Your own assessment of the situation is accurate. Overtime, as you get more comfortable with the handgun you will know what it should and should not do. In the meantime, just to ease your comfort level, try carrying with a snap cap or unloaded gun with no magazine and try different scenarios. You will find that unless you somehow pull the trigger, the Glock will not "fire."

    I did the same to overcome my locked & cocked 1911. I KNOW that it should not fire without both the manual safety and the grip safety on. I've tested this in many scenarios with a snap cap or unloaded gun.

    Since it has only been about a month ago that you fired your first handgun, these concerns are natural, but over time, as you follow safe habits and keep the loaded gun in a good holster, the fears will go away.

    Welcome to DC and please keep asking questions.
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    Member Array Marc1103's Avatar
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    I have a Gen 4 Glock 23 with a DeSantis IWB holster. Always carry it chambered and like everyone else said a good holster makes a huge difference. If you're not going to chamber it all you really have is an eexpensive paper weight. Those few seconds it takes to chamber a round could make a huge difference down the line.

  11. #10
    Member Array RTTR84's Avatar
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    Quote Originally Posted by Marc1103 View Post
    I have a Gen 4 Glock 23 with a DeSantis IWB holster. Always carry it chambered and like everyone else said a good holster makes a huge difference. If you're not going to chamber it all you really have is an eexpensive paper weight. Those few seconds it takes to chamber a round could make a huge difference down the line.
    It's not just the few seconds, it's the fact under stress statistics have proven half racking (failure to properly chamber) is the biggest concern.
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    Senior Member Array WC145's Avatar
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    You're far better off with the SR9 chambered/safety on than an empty Glock, it's no different than the 1911 I carry cocked and locked every day. Just be sure that you are well versed in the operation of the gun so that you're not having to fumble for the safety during your moment of need.
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    VIP Member Array jwhite75's Avatar
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    I suggest you draw both empty numerous times until you are sick of it. Move all ammunition and mags to another room. Rack both slides Have the Glock trigger staged to be pulled. Dry firing will not hurt either gun. Draw the Ruger, disengage the safety and pull the trigger. Do this multiple times. If you have a friend with a stop watch it would help, to see which of the two are faster. Then do the same with the Glock. Train your brain to draw with the index finger parallel to the trigger guard and not in the trigger guard the practice will help with both guns and maybe make you less afraid of the Glock.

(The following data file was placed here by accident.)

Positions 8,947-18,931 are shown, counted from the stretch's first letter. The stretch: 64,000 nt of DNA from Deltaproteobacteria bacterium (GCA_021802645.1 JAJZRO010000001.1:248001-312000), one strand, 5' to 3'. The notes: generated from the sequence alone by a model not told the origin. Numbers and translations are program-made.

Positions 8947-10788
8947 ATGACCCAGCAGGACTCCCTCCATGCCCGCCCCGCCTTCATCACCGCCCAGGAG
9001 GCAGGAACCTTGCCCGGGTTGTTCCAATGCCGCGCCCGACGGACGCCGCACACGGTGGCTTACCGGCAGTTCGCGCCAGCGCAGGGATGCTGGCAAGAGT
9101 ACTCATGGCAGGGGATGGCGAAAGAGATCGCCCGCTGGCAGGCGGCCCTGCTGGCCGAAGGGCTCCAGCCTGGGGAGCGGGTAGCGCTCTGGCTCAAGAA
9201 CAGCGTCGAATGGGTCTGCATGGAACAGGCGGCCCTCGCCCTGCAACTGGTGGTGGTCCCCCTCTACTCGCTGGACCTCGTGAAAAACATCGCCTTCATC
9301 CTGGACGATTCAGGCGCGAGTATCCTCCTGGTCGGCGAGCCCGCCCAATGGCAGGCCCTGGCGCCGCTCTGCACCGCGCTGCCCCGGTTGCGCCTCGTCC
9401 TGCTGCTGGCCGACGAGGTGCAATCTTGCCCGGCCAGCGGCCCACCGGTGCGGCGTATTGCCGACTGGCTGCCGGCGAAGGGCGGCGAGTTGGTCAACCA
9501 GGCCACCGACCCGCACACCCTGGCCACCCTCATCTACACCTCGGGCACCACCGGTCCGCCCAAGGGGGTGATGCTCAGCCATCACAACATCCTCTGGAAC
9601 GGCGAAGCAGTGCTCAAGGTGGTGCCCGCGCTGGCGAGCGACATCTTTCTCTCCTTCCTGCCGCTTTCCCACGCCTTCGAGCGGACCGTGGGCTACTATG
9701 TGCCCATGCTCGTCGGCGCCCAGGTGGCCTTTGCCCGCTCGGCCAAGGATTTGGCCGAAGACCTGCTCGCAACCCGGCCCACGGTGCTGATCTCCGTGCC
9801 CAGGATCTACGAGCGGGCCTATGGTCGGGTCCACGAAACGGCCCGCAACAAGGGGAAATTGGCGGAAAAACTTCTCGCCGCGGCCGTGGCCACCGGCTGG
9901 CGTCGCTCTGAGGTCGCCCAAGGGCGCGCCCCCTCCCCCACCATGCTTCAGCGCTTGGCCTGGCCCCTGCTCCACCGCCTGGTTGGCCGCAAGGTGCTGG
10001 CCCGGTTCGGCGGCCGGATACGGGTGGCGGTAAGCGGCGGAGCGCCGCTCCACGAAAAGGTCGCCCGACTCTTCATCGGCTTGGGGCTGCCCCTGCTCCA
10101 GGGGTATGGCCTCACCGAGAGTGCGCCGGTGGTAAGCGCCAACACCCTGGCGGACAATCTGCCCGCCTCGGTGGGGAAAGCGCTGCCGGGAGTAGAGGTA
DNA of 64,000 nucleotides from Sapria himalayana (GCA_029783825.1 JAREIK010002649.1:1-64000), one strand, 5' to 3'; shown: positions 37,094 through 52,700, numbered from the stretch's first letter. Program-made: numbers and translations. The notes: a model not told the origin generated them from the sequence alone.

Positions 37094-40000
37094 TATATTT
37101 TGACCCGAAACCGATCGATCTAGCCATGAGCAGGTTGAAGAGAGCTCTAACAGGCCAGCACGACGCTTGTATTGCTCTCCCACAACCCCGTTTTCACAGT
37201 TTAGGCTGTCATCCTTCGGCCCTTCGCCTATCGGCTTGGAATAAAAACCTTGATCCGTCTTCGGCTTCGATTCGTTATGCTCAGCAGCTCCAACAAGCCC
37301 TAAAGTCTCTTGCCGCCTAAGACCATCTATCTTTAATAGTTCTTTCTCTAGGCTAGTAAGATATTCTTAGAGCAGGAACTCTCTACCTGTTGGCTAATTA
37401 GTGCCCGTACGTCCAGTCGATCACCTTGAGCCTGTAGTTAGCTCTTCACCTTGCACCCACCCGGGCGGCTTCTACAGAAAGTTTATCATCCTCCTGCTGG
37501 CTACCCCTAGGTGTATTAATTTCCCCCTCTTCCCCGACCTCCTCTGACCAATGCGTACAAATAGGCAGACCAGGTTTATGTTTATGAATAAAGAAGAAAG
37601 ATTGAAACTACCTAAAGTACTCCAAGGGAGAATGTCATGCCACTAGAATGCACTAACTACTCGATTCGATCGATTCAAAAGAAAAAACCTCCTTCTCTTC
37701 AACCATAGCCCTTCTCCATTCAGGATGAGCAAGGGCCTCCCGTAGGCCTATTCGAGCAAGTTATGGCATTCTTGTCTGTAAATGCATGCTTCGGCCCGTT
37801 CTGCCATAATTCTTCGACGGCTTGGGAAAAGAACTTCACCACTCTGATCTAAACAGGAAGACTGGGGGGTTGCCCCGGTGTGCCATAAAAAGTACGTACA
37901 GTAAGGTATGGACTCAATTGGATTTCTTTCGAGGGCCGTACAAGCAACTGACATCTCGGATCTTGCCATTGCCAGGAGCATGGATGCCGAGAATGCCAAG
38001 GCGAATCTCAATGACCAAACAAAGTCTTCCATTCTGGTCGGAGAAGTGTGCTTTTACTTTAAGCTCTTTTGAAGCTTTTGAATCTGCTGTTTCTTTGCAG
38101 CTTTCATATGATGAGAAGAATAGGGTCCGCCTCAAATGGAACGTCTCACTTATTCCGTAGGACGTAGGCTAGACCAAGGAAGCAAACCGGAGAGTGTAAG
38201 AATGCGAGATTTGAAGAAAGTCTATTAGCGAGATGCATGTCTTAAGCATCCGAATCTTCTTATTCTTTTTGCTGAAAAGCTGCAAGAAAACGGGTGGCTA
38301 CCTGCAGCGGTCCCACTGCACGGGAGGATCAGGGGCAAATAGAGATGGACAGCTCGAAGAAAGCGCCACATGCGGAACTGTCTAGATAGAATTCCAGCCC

My personal chiocewould be to carry the Glock loaded. It is a better choice IMO. More motion and movement takes more time, whether it is disengaging a safety or racking a slide. In a critical incident where you are being attacked your fine motor skills are diminished. A gun where you can draw and fire without hinderance is a better choice.

    What if your attacker is on top of you before you know at bad breath distance? Do you think you can draw and rack or draw and disengage a small thumb safety?

    You should seek out some professional training as well to help you get better at your draws and overall shooitng ability if you are still that wary about a handgun.

    Living in Ohio you should possibly contact TDI. They are highly recommended on this board.

    Tactical Defense Institute -- Ohio Firearms - Gun - Rifle - Shotgun - Pistol - CCW - Concealed Carry Permit -- TDI --www.tdiohio.com -- Cincinnati - Dayton - Columbus - Cleveland - Lexington - Louisville - Wheeling - Huntington - Indianapolis
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    Quote Originally Posted by msutt1 View Post
    Hello,
    I am new to the site so I apologize if this has already been beat up. I am new to handgun ownership(45 years old and up till a month ago had never fired a handgun). I have applied for my concealed carry and am currently deciding on my carry. I read Somebody who said the only valuable carry gun is the one you are willing to carry. I am not comfortable carrying my Glock 19 chambered and ready to fire. I am also not comfortable carrying my Ruger SR9C without the safety on, so I would love to hear people's opinions or thoughts on which way I would be best off.
    Thanks
    First and foremost, welcome to the forum.

    I'd strongly implore you to seek out some additional defensive pistol training. Thinking oneself armed because one has a gun is like thinking oneself a musician because one owns a piano.